Thursday, July 07, 2005

I've Had It

That's it. From here on out, the only commercial games I'm buying are wacky Japanese RPGs. It's been looming on the horizon for a while, and now it's finally come - games are just getting too "cool" for me.

Take a look at any game related website or magazine, and I'm sure you'll find the words "gritty", "urban", or "starring" in there at least once. As much as the series' merits are touted, the game to blame for the current situation is clearly Grand Theft Auto 3. Its improvements on the previous games in the series can't be denied, but as soon as it was realized to be the cash cow it is now, other companies couldn't help but throw their hats into the proverbial ring.

"Gritty" and "urban" don't really need much elaboration - it seems all gamers want to do these days is commit crime in large cities - be it through street-racing, underground boxing, or all out shooting sprees. "Starring", though, may come off as a little confusing at first - and it works from different angles. The first permutation would be the most direct - people starring in a game like someone would a movie, ala 50 Cent: Bulletproof or Shaq-Fu (if I was drinking milk right now it would have squirted out my nose from typing that). The second is directly related to the Screen Actors Guild demanding that they get a larger cut of the profits from the games they "star" in.

I don't give one crap whether or not the main character in the game I'm playing is voiced by Gary Busey, nor do I want every single game I play to be set in a sprawling city. I don't care about tricking out my "ride", I don't care about hot polygonal girls shaking it for no reason, I don't care about what music is licensed from who, and I really don't give one fuck about actors/athletes/musicians who think that their very presence in a game is enough to drain the masses of all their worldly belongings. I've had enough.

From now on it's quirky music, characters with dangerously large heads and even more dangerously large swords, and unknown voice actors (if there is voice acting at all) who were probably dubbing hentai before they were hired for the game. Be warned, the next time you see me, I may or may not be wearing large purple bunny-ears.

Friday, July 01, 2005

A Rich Tradition

There have been a few notable releases this week, which I'll try to touch on next week. I'll be honest, it's not this week because in the limited amount of game time I've had, it's been spent playing Anarchy Online.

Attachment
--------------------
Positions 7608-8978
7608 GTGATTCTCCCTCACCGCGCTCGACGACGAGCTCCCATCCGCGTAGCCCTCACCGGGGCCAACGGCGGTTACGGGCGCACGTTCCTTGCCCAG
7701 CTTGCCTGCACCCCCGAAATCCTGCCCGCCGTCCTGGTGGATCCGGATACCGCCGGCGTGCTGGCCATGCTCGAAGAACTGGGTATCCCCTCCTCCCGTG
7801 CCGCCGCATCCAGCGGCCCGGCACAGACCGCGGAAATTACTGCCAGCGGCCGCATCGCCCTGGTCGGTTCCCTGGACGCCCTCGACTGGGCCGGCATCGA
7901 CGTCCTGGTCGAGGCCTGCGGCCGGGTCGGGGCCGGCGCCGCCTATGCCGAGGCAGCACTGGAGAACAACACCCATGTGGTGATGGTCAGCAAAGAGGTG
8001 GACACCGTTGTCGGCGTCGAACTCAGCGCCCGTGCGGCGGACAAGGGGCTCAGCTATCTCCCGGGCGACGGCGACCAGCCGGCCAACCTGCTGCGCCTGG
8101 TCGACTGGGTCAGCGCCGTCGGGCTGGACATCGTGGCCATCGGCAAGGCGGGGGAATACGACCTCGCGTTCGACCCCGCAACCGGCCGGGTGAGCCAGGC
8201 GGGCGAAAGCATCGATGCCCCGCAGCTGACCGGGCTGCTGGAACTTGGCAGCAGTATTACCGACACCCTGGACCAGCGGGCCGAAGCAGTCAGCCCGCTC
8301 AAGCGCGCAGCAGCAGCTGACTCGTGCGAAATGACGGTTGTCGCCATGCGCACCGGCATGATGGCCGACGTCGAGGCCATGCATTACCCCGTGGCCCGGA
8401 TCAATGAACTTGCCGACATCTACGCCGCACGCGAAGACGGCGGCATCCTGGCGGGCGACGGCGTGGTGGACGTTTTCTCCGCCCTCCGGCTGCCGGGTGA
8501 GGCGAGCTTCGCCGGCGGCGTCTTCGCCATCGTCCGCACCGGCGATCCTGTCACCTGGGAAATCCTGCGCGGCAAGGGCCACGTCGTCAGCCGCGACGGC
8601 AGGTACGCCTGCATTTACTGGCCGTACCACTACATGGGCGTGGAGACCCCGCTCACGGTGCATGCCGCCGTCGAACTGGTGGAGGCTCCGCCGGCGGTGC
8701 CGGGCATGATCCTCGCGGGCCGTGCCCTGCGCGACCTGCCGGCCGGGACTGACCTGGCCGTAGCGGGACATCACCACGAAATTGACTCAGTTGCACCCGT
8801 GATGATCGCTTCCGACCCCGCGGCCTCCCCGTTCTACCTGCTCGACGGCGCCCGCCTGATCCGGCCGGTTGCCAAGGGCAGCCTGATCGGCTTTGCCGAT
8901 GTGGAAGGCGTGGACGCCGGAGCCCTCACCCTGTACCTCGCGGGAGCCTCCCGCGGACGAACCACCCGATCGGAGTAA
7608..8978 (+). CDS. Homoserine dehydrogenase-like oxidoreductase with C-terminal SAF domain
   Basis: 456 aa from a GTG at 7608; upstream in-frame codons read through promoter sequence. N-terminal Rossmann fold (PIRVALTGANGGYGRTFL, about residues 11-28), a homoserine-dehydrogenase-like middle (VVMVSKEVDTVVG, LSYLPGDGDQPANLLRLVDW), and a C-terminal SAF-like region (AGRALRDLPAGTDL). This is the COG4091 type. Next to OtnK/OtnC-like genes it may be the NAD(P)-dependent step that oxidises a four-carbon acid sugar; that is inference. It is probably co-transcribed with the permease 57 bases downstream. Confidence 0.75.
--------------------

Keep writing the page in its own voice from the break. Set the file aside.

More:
I was pretty busy with a number of other things this week, so my Trader has only leveled up to 21 or 22 (I can't remember) in the two nights I was actually able to play. I've actually been finding good teams this time around, which helps things go quite a bit more quickly leveling-wise. One thing I did not expect was to actually make some in-game friends. The buddy list of my level 65 Adventurer is so empty it's begun to collect cobwebs, but so far I've actually got quite a few on my Trader's list.

You may remember this old post, in which I mention a kind soul who gave my lowly Adventurer a lovely bag of pistols and some (ok, quite a bit more than some) credits, on the condition that I pass them on when I outgrew them. I'd actually outgrown them quite a while ago, but hadn't found the right person to pass them on to.

The other night, I was teaming with some people and everyone save myself and another player logged off. We were in the process of selling our "Ph4t l00t" when he mentioned that his pistols sucked. Having teamed with him, it seemed he was worthy of such a mighty bounty so, a few minutes later, he had a fresh new bag of pistols. Once again, the condition was that he pass them on when they were outgrown.

Hopefully, those pistols will enjoy a long lifetime of being passed from Adventurer to Adventurer, seeing much more of Rubi-Ka than any other weapon could dream. If they end up in the hands of someone who doesn't deserve them, I suspect they will "malfunction", resulting in the wielder wondering where all this blood is coming from, and why he feels so lightheaded.